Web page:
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FROM MY SEAT: When Love and Hate Collide

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Few diversions in life fall into the love/hate category quite like the world of sports. (Apologies to rockers Def Leppard for borrowing their perfect title.) Be it a uniform color, a coach’s demeanor, or merely the “tradition” carried like a torch by one team or another, we tend to cheer with fervor . . . or deride with vehemence. Which brings me to this week’s topic (or topics): A few things I love in sports (and a few things I hate).

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LOVE: Offensive rebounding. It takes a special kind of greed to be a good offensive rebounder. You have to want a second shot for your team more than your five opponents want their next possession. Winning basketball games is about making shots . . . but first you have to take those shots. Every offensive rebound is one more shot taken, and one fewer for your opponent. It would be the equivalent in baseball of taking away an opponent’s at-bats, or seizing one more swing after strike three.

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HATE: Two free-throws -- all the time -- in the NBA. Enough griping about the pace of a baseball game. An NBA game grows interminable by all the free-throw shooting. And the irony is that most NBA players would be out-shot at the line by the 13-year-old star in your local rec league. Why reward a bricklaying foul-shooter (emphasis on foul) with a second shot after he clangs the first? This is an area where the college game has it right (until the double-bonus, at least): Unless you’re shooting when fouled, you must make the first, THEN you get a second.

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LOVE: Pass-catching tight-ends. Sure, that sixth bruiser on the line is nice if you’re playing for five yards at a time. But I’ll take John Mackey, over the middle, striking fear in the hearts of otherwise fearless linebackers. Because Mackey is going to (A) catch the pigskin and (B) hurt the first tackler with the temerity to try and stop his progress. Mike Ditka, Kellen Winslow, Shannon Sharpe, and today’s gold standard, Kansas City’s Tony Gonzalez. Football is a game of skill and muscle. These stars have both.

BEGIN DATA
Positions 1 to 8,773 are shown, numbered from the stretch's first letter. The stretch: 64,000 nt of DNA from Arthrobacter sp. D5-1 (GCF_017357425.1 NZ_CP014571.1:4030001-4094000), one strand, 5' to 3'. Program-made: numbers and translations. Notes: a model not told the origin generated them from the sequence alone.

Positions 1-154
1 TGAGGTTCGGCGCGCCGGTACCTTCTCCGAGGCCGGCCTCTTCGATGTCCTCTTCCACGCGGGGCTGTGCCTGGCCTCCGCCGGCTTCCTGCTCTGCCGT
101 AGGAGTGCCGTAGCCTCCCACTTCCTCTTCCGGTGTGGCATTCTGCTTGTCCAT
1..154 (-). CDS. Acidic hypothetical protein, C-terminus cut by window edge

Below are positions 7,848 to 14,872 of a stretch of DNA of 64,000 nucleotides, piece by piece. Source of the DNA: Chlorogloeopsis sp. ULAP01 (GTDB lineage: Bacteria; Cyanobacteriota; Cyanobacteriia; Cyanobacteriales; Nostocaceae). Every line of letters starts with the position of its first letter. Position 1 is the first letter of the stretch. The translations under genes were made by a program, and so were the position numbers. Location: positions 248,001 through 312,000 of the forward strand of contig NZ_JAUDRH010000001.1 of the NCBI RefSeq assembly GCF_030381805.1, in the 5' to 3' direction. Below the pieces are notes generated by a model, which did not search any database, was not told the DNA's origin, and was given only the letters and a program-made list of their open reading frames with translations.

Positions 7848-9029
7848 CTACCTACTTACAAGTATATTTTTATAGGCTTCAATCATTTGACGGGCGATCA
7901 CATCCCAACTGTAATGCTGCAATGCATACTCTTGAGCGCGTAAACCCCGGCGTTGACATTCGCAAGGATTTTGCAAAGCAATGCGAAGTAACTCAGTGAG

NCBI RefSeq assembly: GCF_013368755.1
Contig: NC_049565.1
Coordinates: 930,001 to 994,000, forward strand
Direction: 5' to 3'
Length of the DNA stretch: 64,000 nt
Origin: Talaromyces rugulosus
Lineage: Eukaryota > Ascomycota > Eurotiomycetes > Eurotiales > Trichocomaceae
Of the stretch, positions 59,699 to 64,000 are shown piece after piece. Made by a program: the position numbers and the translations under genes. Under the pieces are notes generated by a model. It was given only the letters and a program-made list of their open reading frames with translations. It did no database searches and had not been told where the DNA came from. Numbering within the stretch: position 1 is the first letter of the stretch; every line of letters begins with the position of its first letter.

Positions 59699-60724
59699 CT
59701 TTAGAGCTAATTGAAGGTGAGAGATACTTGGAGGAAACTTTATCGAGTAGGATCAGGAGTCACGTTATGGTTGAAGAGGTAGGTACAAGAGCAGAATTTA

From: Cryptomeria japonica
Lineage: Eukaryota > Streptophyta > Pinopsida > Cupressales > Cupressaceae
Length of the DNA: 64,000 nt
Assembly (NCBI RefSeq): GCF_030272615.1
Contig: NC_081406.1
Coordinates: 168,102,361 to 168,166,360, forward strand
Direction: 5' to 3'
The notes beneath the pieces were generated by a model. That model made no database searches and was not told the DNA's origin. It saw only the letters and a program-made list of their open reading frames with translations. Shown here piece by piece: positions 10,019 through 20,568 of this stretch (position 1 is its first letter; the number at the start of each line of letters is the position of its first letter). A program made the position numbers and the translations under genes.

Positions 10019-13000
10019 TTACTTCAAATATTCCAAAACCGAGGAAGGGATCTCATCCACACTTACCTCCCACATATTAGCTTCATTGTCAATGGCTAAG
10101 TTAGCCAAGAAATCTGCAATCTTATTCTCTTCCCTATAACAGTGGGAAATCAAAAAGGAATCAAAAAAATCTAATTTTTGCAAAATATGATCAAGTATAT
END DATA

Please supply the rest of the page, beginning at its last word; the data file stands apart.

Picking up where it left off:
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HATE: Prevent defense. It’s become the cliche muttered by every fan who has witnessed his team’s demise when victory seemed all but certain: “The only thing a prevent defense prevents is wins.” Your team spends 55 minutes knocking its opponent silly, bull-rushing, covering receivers like Spandex, only to drop back in the “prevent” as the clock winds down in the fourth quarter. Coaches apparently will take a loss by a dozen gains of seven-to-ten yards . . . as long as they’re not beaten by anything deep.

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LOVE: A suicide squeeze. You can have a “walk-off” home run, a triple play, even a no-hitter. Give me a base-runner taking off from third, full-steam, just as a pitch is being delivered. There’s simply no moment in sports more shocking and exhilarating in so brief a span of time. And with either profound success (the batter gets the bunt down!) or humiliating failure (the baseball waiting in the catcher’s mitt like a parent awaiting a child late for dinner).

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HATE: Lead-off walks. (When my team’s in the field.) I’m not digging up the percentages, and I won’t cite particular examples for fear I might crack my keyboard, but there is no better way to blow a lead or start another team’s rally than by offering a free pass to a batter leading off an inning. When the leadoff batter reaches, a team can score a run without so much as a base hit. At least make that batter earn his first bag.

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LOVE: Olympic speed. Summer or winter, the 100-meter dash or downhill skiing, it doesn’t matter. I love Olympic racing, as it showcases the most elementary sporting challenge: Get from Point A to Point B faster than everyone else. When you factor in the potential for crashes in downhill skiing that make a NASCAR dustup look mild, these events are fist-clinching, body-English-inducing thrill shows. And consider that these races are measured in THOUSANDTHS of a second.  In other words, margin for error: zero.

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HATE: Olympic judging. I can understand the subjective quality to gymnastics or figure skating. But enough of the hairsplitting criteria that makes a “winner” impossible for the casual fan to recognize. When the 16-year-old Romanian dynamo does a cartwheel on the balance beam, but falls off, that’s not a 9.271 . . . that’s a 3. And who came up with the 6.0 scale for figure skating? Again, if Michelle Kwan can’t stay on her skates the entire routine, she gets a 2 . . . not a 5.2. Leave the decimal points to the speed events.

 

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